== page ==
That electronic readout also had Larson ahead, 55.10 to 55.16. Despite all that evidence, German Hans Runstromer, the chief judge who, under FINA rules had no say in the matter, instructed recorders to change Larson’s time to 55.2 and to grant gold to Devitt. Four years of protests failed to overturn the decision.
The controversy did no harm at all to the work of those looking to a future in which swimming times would be recorded by automatic timing systems:
The naked eye sees a fast finish, as Devitt himself noted years later when he told Australian journalists, including Ian Hanson, the journalist, former Dolphins press lead and the Aussie correspondent I hired at Swimming World: “Eight of us hit the wall, almost in line. In the crowd, bedlam turns to ovation, then speculation, then anticipation. Who has won?
“I didn’t know. I knew I had missed the wall with my left hand and started to raise my right, but then stretched out with the left to touch. I had contested four close finishes in my career; I won three of them, having lost one in Melbourne to my old mate [Jon] Henricks. My touch had been recognised as being one of the quickest of all time. And the motto ‘a quick touch wins races’ had been with me for years. I was hoping that touch had worked with me this time.”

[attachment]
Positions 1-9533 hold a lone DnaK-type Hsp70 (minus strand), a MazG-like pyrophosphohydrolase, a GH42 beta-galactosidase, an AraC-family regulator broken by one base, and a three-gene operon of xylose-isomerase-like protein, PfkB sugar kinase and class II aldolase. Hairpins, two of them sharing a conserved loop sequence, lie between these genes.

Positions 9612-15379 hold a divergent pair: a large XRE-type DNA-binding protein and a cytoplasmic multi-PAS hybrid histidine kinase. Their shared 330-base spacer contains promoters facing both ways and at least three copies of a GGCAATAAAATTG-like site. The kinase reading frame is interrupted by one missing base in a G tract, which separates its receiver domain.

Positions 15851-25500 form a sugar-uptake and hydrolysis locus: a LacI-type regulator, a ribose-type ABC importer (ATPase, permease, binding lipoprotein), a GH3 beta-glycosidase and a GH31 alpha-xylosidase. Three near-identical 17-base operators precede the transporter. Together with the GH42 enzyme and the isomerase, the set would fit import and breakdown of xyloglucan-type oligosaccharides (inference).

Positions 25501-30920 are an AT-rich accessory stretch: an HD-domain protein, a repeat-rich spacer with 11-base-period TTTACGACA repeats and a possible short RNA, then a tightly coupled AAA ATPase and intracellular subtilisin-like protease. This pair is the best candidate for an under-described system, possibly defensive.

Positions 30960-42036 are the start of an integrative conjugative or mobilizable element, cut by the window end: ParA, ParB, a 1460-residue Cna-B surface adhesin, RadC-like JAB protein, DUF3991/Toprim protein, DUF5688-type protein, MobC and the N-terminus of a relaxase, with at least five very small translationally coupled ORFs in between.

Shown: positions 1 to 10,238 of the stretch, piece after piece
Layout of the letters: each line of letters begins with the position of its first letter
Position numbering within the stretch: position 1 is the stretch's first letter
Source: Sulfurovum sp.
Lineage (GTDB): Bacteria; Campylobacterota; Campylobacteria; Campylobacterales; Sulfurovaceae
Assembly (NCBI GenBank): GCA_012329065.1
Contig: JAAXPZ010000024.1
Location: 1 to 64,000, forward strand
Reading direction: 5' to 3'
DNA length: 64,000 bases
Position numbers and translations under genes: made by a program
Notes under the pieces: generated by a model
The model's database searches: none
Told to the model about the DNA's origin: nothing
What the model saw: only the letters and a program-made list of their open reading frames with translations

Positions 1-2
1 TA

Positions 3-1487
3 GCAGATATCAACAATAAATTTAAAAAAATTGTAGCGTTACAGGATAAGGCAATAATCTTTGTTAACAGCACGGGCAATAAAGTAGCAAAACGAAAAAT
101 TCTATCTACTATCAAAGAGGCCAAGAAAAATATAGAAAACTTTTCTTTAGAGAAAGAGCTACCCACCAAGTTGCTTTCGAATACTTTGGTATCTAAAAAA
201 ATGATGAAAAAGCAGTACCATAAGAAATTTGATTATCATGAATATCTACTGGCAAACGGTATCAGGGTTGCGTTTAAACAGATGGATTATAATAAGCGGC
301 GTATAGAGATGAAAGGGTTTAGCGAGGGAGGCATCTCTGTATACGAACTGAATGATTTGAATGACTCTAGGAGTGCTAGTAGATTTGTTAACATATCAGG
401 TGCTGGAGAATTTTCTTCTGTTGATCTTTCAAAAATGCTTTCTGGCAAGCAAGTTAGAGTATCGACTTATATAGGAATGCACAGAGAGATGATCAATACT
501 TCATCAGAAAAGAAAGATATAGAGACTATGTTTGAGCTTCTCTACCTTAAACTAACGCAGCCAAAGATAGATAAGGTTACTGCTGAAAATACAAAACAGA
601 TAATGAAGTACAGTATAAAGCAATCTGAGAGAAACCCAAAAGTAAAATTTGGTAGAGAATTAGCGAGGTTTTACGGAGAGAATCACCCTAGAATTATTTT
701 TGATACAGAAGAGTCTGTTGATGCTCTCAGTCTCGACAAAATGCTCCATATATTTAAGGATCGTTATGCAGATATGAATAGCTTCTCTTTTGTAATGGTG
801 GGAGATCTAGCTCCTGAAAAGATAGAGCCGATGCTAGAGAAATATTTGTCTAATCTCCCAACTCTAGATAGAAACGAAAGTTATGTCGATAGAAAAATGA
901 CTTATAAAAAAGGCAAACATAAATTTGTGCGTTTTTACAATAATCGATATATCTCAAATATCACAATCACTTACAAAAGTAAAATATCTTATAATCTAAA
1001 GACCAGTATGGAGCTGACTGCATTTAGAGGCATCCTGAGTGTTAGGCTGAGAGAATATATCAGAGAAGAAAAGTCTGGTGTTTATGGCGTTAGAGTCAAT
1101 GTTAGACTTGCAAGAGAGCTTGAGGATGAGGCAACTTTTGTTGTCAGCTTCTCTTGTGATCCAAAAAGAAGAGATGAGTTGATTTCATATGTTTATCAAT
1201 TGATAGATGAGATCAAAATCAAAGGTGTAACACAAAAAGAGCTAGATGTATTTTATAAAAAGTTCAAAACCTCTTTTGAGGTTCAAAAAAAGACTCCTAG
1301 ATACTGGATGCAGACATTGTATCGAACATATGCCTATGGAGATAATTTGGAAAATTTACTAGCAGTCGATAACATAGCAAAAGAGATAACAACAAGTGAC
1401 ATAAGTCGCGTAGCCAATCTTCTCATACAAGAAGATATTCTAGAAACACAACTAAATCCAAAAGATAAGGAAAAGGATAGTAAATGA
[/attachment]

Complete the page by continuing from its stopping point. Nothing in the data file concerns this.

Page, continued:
Washed away by Australia in 1956, American gladiators fought back in Rome. No nation would top the USA again in Olympic waters until 1988, when GDR women won 11 gold medals, buoyed by State Plan 14:25 and the assisted means of Oral Turinabol and more on the cusp of the end of another era, the wind of political change about to blow the Berlin Wall down.